By October 1945, DDT was available for public sale in the United States, used both as an agricultural pesticide and as a household insecticide.  Although its use was promoted by government and the agricultural industry, US scientists such as FDA pharmacologist Herbert O. Calvery expressed concern over possible hazards associated with DDT as early as 1944.    In 1947, Dr. Bradbury Robinson , a physician and nutritionist practicing in St. Louis, Michigan , warned of the dangers of using the pesticide DDT in agriculture. DDT had been researched and manufactured in St. Louis by the Michigan Chemical Corporation , later purchased by Velsicol Chemical Corporation ,  and had become an important part of the local economy.  Citing research performed by Michigan State University  in 1946, Robinson, a past president of the local Conservation Club,  opined that:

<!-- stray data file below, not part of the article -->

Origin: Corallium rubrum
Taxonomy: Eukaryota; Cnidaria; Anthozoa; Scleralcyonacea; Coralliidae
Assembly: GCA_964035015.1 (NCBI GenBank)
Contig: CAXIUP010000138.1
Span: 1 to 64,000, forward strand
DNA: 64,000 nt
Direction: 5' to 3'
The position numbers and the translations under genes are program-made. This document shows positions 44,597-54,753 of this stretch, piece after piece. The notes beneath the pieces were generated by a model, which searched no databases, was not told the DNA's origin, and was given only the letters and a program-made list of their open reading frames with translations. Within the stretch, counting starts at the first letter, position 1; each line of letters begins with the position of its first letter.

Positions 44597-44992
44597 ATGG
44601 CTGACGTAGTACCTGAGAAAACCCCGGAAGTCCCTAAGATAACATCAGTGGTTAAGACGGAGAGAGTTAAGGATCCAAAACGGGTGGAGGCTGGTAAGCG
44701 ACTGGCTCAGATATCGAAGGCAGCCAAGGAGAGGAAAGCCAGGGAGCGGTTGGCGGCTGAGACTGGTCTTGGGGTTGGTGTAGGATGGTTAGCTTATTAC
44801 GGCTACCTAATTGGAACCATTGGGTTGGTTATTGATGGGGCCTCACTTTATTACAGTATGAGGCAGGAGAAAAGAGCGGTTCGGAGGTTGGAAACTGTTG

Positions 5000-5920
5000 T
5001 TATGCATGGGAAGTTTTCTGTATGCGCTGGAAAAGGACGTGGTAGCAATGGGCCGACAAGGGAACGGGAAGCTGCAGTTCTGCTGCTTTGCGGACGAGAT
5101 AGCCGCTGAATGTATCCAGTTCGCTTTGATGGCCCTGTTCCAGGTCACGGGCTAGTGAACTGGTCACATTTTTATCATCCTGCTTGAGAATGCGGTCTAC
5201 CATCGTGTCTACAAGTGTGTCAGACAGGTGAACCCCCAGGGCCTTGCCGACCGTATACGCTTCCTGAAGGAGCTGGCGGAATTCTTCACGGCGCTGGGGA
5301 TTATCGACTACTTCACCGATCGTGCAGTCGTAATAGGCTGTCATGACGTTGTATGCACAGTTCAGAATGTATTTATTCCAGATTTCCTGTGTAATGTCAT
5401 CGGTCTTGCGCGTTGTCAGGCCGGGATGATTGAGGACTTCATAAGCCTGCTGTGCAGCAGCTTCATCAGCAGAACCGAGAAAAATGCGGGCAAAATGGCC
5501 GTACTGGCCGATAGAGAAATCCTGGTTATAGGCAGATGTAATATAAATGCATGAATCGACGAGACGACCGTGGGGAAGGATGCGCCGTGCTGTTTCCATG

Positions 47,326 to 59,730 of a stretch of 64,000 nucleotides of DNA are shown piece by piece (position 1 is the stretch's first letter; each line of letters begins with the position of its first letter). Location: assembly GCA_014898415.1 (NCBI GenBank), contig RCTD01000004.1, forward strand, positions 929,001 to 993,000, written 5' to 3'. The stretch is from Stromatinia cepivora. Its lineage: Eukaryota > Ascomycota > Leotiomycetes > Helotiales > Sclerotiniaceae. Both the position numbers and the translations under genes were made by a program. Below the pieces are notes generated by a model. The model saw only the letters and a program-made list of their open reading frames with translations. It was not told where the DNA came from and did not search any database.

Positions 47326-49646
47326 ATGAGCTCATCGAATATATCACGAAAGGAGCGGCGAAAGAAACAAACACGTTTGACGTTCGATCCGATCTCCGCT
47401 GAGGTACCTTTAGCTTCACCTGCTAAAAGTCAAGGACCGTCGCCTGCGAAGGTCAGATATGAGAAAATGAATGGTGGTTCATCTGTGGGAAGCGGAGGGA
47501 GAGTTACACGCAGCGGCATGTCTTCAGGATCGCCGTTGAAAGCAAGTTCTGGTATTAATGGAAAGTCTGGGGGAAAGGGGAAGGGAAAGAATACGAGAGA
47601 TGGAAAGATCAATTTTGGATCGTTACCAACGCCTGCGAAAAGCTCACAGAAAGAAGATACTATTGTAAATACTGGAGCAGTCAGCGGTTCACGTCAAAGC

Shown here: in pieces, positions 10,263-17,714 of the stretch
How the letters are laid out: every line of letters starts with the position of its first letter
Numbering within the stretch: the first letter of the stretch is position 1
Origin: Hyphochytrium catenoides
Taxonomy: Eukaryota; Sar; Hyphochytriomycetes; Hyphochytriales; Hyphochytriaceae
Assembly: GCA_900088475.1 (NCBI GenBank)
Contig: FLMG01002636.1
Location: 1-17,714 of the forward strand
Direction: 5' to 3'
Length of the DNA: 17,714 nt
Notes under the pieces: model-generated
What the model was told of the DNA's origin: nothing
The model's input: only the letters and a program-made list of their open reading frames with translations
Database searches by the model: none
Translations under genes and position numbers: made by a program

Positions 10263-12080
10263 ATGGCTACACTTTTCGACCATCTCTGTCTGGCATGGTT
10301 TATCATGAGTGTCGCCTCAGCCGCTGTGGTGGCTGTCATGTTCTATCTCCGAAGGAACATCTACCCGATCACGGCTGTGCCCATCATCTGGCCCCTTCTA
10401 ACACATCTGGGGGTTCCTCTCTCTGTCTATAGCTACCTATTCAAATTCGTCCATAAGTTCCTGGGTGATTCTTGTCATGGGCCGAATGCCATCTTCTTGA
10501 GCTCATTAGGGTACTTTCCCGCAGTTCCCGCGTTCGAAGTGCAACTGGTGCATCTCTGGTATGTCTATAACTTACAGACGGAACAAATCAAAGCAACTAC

Thalidomide has been used by Brazilian physicians as the drug of choice for the treatment of severe ENL since 1965, and by 1996, at least 33 cases of thalidomide embryopathy were recorded in people born in Brazil after 1965.  Since 1994, the production, dispensing, and prescription of thalidomide have been strictly controlled, requiring women to use two forms of birth control and submit to regular pregnancy tests. Despite this, cases of thalidomide embryopathy continue,   with at least 100 cases identified in Brazil between 2005 and 2010.  million thalidomide pills were distributed throughout Brazil in this time period, largely to poor Brazilians in areas with poor access to healthcare, and these cases have occurred despite the controls.